Christopher Thompson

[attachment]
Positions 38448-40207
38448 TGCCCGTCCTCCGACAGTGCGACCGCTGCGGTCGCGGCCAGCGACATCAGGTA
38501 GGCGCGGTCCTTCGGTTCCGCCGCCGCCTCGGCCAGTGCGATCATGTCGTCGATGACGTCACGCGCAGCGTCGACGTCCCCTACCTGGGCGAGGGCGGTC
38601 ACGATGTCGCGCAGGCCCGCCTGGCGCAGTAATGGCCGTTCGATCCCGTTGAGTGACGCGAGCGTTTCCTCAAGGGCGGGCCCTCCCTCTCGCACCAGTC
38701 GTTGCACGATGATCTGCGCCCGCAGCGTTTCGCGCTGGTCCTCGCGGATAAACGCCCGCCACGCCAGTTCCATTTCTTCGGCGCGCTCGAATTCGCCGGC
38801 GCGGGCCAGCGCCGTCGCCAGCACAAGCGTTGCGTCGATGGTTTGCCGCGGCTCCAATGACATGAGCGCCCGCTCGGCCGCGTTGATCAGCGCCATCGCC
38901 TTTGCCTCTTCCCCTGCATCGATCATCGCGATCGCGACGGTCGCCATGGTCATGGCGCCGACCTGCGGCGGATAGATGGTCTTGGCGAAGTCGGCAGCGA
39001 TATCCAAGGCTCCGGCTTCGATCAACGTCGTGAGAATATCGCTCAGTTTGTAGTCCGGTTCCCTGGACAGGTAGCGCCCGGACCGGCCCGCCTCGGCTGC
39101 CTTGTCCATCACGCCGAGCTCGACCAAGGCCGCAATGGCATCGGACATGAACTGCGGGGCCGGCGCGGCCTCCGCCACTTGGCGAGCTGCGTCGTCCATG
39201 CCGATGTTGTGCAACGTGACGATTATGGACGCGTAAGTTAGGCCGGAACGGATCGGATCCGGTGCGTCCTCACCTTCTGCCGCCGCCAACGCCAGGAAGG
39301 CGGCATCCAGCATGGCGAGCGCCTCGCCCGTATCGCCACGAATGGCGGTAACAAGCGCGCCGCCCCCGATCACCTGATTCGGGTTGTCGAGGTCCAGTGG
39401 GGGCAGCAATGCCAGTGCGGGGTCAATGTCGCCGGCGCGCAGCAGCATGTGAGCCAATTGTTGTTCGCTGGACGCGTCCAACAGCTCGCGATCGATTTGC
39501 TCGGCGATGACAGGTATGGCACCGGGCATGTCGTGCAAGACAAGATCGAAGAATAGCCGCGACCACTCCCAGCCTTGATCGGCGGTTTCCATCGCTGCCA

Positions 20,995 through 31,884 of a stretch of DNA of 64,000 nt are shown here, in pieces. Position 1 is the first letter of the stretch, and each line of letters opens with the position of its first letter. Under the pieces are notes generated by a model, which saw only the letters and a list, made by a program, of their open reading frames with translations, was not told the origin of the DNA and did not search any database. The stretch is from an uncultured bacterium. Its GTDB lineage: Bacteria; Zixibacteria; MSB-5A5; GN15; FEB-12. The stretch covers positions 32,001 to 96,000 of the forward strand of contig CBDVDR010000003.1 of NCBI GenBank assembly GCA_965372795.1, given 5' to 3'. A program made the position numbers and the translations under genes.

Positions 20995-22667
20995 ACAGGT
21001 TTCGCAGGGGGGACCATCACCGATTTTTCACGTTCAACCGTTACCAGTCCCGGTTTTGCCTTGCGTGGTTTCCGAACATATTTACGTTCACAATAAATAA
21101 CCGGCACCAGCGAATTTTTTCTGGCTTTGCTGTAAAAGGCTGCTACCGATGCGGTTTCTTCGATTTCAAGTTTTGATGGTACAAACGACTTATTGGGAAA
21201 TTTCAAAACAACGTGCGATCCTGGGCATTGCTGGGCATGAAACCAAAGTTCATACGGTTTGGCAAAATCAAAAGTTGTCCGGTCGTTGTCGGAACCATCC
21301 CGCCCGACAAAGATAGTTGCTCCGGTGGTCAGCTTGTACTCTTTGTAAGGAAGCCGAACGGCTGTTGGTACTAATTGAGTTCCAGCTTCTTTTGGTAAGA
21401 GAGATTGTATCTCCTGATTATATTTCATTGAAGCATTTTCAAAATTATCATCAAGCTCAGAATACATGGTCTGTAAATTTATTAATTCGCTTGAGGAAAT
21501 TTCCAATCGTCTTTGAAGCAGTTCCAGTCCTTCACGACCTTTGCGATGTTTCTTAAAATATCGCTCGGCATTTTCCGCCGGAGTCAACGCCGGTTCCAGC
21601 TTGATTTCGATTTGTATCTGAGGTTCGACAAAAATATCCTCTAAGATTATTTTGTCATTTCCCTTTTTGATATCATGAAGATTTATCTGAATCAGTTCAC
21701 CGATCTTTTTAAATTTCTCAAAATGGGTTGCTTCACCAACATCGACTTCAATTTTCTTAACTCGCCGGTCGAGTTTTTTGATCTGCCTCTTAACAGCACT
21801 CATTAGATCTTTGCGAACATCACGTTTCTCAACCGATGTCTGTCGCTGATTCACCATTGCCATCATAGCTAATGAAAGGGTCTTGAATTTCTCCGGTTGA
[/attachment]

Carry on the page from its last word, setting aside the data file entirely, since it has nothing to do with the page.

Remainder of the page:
WOW and WOW I write this for Effie Brown! My wife and I have been riveted to this this season. Thanks Anne Thompson (no Relation I know of) for covering this and unearthing the pieces that reflect our current state of affairs in America. My wife is East Indian and I am Black, White and American Indian and we concur with Effie and how working with whites vs people of color is like riding a roller coaster blind. Certainly the episodes are cut for tv but the gist of what Effie has to deal with is what most people of color deal with. There are 2 VOICES, white and everyone else. No Not all whites do this but unfortunately the majority prevail and thus the tension continues. So watching Effie be the whipping post and also have the role of "the buck stops" here person, exposes how Effie still had to prove she KNEW WHAT SHE WAS DOING. Otherwise why hire her. Anne your right in the previous thought that Matt was the liberal one but Ben had also recently dealt with his own unearthing of history with blacks through PBS and Professor Gates. Could have been the pivotal turn for him. We too were shocked. But they are from Southie and I commend Ben for respecting her for what she was hired for. Just NEED more of this from other whites in charge. We also felt that Effie was right in using the Biracial Directors for a fresh look. If we never saw another white person in a lead role again the celluloid is still available.Yes America has a majority of whites but that’s the problem we are drilled to no end of how white culture is the only story line we can relate too. Its NOT. Jason Mann, if different is the holy grail for tv viewing he was like a car accident waiting to happen. Jason is to us "King Farouk" with no sense of reality. Wait you win and all the drama Jason brings to that. Seemed elitist and out of touch with reality with a touch of aristocracy, like one of his characters. So no fan of the winner at all and couldn’t see his art for any of our dollars. The most disturbing part was Jason’s lack of scope, finances, guild issues and so on and not think that your actions deeply impact each of these area’s. Jason was like a child given ALL the toys with really no true success in theater that I know of and couldn’t compromise or work to that end. I’m no artist out right but I have watched enough back stories to know that the BUDGET is really real. Headline after headline. So, Effie like all of us who are tasked with running the "show" are never the most liked person. Especially at the onset it was established we have a TIGHT BUDGET. Are you listening Jason. Who likes NO to what they want. And this partner/producer, Marc Joubert, supposed partner doesn’t have your back and allies with the other short of integrity, Peter Farrelly. If the shoe were on the other foot I can see ole Pete pulling the same BS. Some folks can’t be contested about their own behavior but if its Effie then she’s the angry black/ woman/ person.So Effie Brown you have our vote and would hire you to see the job done as contracted or Jason didn’t realize that too was part of the whole enchilada. Hopefully this brings about substantive change in how Hollywood/America interact with each other…this is the real change we need. Effie your a blessing, may God strengthen your resolve. #IPledge2BreakMySilence @dulynotedinc @Miki410 @msnyreeemory